Cosmic Creation Process
We identify the creation and evolution of information structures in four important cosmic epochs:
1. From the origin to the formation of atoms (~380,000 years). 2. The formation of galaxies, stars, and planets (~400 million years). 3. The creation and evolution of life on Earth (~9 billion years). 4. The evolution of the human mind. Information philosophy (actually information physics and biology) has identified the two steps in the process needed to create any new information structure.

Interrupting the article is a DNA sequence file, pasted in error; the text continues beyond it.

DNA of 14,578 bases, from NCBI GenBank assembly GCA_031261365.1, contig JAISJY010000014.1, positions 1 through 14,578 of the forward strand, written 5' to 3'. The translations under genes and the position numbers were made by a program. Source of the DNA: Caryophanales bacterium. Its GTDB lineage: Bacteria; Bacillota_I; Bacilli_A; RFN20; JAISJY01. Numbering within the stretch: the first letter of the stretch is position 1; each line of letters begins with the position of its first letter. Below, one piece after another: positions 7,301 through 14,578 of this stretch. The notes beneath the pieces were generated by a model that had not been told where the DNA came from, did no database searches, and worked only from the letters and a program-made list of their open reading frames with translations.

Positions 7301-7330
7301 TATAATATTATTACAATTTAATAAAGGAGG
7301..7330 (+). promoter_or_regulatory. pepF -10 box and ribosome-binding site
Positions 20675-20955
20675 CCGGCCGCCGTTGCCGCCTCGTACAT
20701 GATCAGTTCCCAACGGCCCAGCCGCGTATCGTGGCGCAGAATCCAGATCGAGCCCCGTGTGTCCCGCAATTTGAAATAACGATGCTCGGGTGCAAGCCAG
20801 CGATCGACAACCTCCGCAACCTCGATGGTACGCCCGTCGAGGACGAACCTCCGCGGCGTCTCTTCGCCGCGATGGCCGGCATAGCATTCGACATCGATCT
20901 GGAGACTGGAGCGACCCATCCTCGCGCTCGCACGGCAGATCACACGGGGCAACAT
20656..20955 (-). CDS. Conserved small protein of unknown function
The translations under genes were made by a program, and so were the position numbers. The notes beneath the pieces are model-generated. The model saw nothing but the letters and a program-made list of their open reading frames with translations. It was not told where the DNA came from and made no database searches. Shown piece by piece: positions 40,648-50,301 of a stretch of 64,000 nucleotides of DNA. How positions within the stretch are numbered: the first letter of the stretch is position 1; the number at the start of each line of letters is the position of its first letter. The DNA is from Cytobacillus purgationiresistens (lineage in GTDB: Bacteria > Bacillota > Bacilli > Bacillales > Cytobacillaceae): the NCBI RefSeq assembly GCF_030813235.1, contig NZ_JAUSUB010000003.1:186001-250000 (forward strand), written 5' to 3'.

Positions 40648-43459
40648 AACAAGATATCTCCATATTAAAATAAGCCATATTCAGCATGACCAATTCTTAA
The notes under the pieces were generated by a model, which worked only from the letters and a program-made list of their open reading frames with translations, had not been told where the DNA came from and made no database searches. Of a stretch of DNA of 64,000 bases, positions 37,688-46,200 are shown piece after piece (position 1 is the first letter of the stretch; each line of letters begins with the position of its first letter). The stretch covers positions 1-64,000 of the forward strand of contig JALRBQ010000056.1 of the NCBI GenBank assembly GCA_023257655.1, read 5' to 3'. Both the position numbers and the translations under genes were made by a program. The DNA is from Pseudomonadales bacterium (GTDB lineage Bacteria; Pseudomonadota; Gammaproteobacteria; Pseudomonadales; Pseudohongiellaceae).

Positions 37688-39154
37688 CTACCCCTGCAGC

1. The Quantum Step. Whenever matter is rearranged to create a new information structure, the quantum binding forces involve a collapse of the wave function that introduces an element of chance. Without alternative possibilities, no new information is possible. Things could have been otherwise. 2) The Thermodynamic Step. The new information structure reduces the local entropy. It cannot be stable unless it transfers away enough positive entropy to satisfy the second law of thermodynamics, which says that the total entropy (disorder) must always increase.Epoch 1 begins with extraordinarily high temperature and density. The temperature is falling and density is decreasing because the universe is expanding. Quarks are packed tightly as independent particles in pre-hadronic matter until the temperature is low enough for them to be frozen out, bound into hadrons (protons, neutrons). These are the first assembled structures. During much of this epoch the global entropy is near its maximum (disorder, chaos), but is very low compared to what it will become. And the transition into hadrons is the first formation of relative negative entropy objects. The next such phase is when the high-entropy free electron gas starts to bind with protons into the earliest atoms. The free-electron gas was optically thick to the photon gas at temperatures above several thousand degrees, with an extremely short mean free path between scatterings. The first atoms did not become stable entities until at least 380,000 years after the origin of the universe when the temperature was about 5000K. In the first few hundred thousand years of early universe, when matter was a very hot ionized plasma gas, an occasional electron combined with a proton to form a hydrogen atom. In a quantum transition from an unbound quantum state to a bound electronic state, the new atom radiated away the binding energy as a photon, - the electron's wave function collapsed into one of the possible bound states. But immediately, a photon in the hot radiation field re-ionized the new atom. The information in that new atomic structure could not last until the universe cooled down enough to become transparent to radiation. Once the universe became transparent, the radiation could carry away the positive entropy needed to satisfy the second law of thermodynamics globally since the atomic structures left behind were pockets of local negative entropy. We see those escaping photons, coming today in all directions from the cosmic microwave background radiation, cooled from 5000K to less than a few degrees Kelvin today.. Epoch 2. The similar two-step process is needed to form the galaxies, stars, and planets, which were starting to form about 400 million years after the origin. When gravitational forces attract huge volumes of matter, the matter heats up as it collapses. If a gravitating object could not radiate away that heat, it could not become a new information structure like a star or galaxy. The space between the forming galaxies, into which positive entropy can be radiated, is provided by the expansion of the universe. Without the expansion, no new information would be possible in the universe. To be sure, quantum chance plays little or no role in gravitational structures. The force of gravity is overwhelmingly deterministic. All these cosmic information structures are informationally passive. Their interactions follow simple laws of "bottom-up reductionist physics. But the biological structures of life on Earth are far from passive. They have the extraordinary active and emergent, "top-down" capability of replicating and processing information, then communicating vital information among their parts. Immaterial information is a causal force managing the matter and energy in a living information structure. Living organisms exhibit purposeful behavior called teleonomy or entelechy, not the teleology many philosophers and theologians think must pre-exist their existence. Living things, you and I, are dynamic growing information structures, forms through which matter and energy continuously flow. And it is information processing that controls those flows! Information is the modern spirit, the ghost in the machine, the mind in the body. It is the soul, and when we die, it is our information that perishes. The matter remains. No doubt some of our human purposes are simply inherited, "built-in," as Immanuel Kant thought. They are "teleological" in that their "telos" pre-existed the individual's existence. But not all of our ancestors had those purposes. At some time, some ancestors acquired new purposes. "What is a priori in an individual was a posteriori in his/her ancestral lineage." Finally, the same two steps are involved in our minds when we create a new idea! Most of our ideas are simply inherited as the traditional knowledge of our culture, but some new thoughts are the work of our creative imagination. In that sense, we are all co-creators of the universe. Information philosophy tells a story of cosmic and biological evolution that is one creation process all the way from the original cosmic material to the immaterial minds that have now discovered the creation process itself! Sadly, cosmic creation is horrendously wasteful. In the existential balance between the forces of destruction and the forces of creation, there is no contest. The dark side is overwhelming. By quantitative physical measures of matter and energy content, there is far more chaos than cosmos in our universe. But it is the cosmos that we prize, the information that we value. Information philosophy focuses on the qualitatively valuable information structures in the universe. The destructive forces are entropic, they increase entropy and disorder. Creative forces are anti-entropic. They increase the order and information. We call them ergodic. By information we mean a quantity that can be understood mathematically and physically. It corresponds to the common-sense meaning of information, in the sense of communicating or informing. It also corresponds to the information stored in books and computers. But it also measures the information in any physical object, like a stone or a snowflake, in a production process like a recipe or formula, and the information in biological systems, including cell and organ structures and the genetic code. Information is mathematically related to the measure of disorder known as the thermodynamic quantity called "entropy." Ludwig Boltzmann derived a famous formula S = k log W, where S is the entropy and W is the probability - the number of ways that the internal components (the matter and energy particles of the system) can be rearranged and still be the same system. Thus information is related to probability and possibilities for different arrangements of matter. The information we mean is closely related to "negative entropy," the departure of a physical system from pure chaos, from "thermodynamic equilibrium." "Negative entropy" is simply the difference between the maximum possible entropy (where all the particles in a physical system are in a maximum state of disorder, there is no visible structure) and the actual entropy. In a state of thermodynamic equilibrium, there is only motion of the microscopic constituent particles ("the motion we call heat"). The existence of macroscopic structures, such as the stars and planets, and their motions, is a departure from thermodynamic equilibrium. And that departure we call the "negative entropy." The second law of thermodynamics says that the entropy (or disorder) of a closed physical system increases until it reaches a maximum, the state of thermodynamic equilibrium. It requires that the entropy of the universe is now and has always been increasing. This established fact of increasing entropy led many scientists and philosophers to assume that the universe we have is "running down" to a "heat death." They thought that meant the universe must have begun in a very high state of information, since the second law requires that any organization or order is susceptible to decay. The information that remains today, in their view, has always been here. There is nothing new under the sun. But the universe is not a closed system. It is in a dynamic state of expansion that is moving away from thermodynamic equilibrium faster than entropic processes can keep up. The maximum possible entropy is increasing much faster than the actual increase in entropy. The difference between the maximum possible entropy and the actual entropy is potential information, as shown by David Layzer. Creation of information structures means that in parts of the universe the local entropy is actually going down. Creation of a low entropy system is always accompanied by radiation of entropy away from the local structures to distant parts of the universe, into the night sky for example. As the universe expands (see the figure), both positive and negative entropy are generated. The normal thermodynamic entropy, known as the Boltzmann Entropy, is the large black arrow. The negative entropy, often called the Shannon Entropy, is a measure of the information content in the evolving universe. Entropy and information can thus increase at the same time in the expanding universe. There are generally two entropy/information flows. In any process, the positive entropy increase is always at least equal to, and generally orders of magnitude larger than, the negative entropy in any created information structures. Positive entropy must exceed negative, to satisfy the second law of thermodynamics, which says that overall entropy always increases. Material particles are the first information structures to form in the universe.. They are quarks, baryons, and atomic nuclei, which will combine with electrons to form atoms and eventually molecules, when the temperature is low enough. These material particles are attracted together by the force of universal gravitation to form the gigantic information structures of the galaxies, stars, and planets. Microscopic quantum mechanical particles and huge self-gravitating systems are both stable and have extremely long lifetimes. When stars form, they become another source of radiation after the original Big Bang cosmic source, which has cooled down to 3 degrees Kelvin (3K) and shines as the cosmic microwave background radiation. Our solar radiation has a high color temperature (5780K) but a low energy-content temperature (273K). It is out of equilibrium and it is the source of all the information-generating negative entropy that drives biological evolution on the Earth. Note that the fraction of the Sun's light falling on Earth is less than a billionth of that which passes by and is lost in space. A tiny fraction of the solar energy falling on the earth gets converted into the information structures of plants and animals. Most of it gets converted to heat and is radiated away as waste energy to the night sky. Every biological structure is a quantum mechanical structure. DNA has maintained its stable information structure (again, thanks to the extraordinary stability of quantum structures) over billions of years in the constant presence of chaos and noise. The stable information content of a human being survives many changes in the material content of the body during a person’s lifetime. Only with death does the mental information (spirit, soul) dissipate - unless it is saved somewhere. The total mental information in a living human is orders of magnitude less than the information content and information processing rate of the body. But the information structures created by humans outside the body, in the form of external knowledge (we call them the Sum), including the enormous collection of human artifacts, rival the total biological information content. Creation of information structures means that today there is more information in the universe than at any earlier time. This fact of increasing information fits well with an undetermined universe that is still creating itself. In this universe, stars are still forming, biological systems are creating new species, and intelligent human beings are co-creators of the world we live in. All this creation is the result of the one core process that creates all information. It is a combination of two distinct physical processes, one quantum mechanical, the other thermodynamic. Understanding this core creative process is as close as we are likely to come to understanding the idea of an anthropomorphic creator of the universe, a still-present divine providence, the cosmic source of everything good and evil. Everything created since the origin of the universe over thirteen billion years ago has involved just two fundamental physical processes that combine to form the core of all creative processes. These two steps occur whenever even a single bit of new information is created and comes into the universe.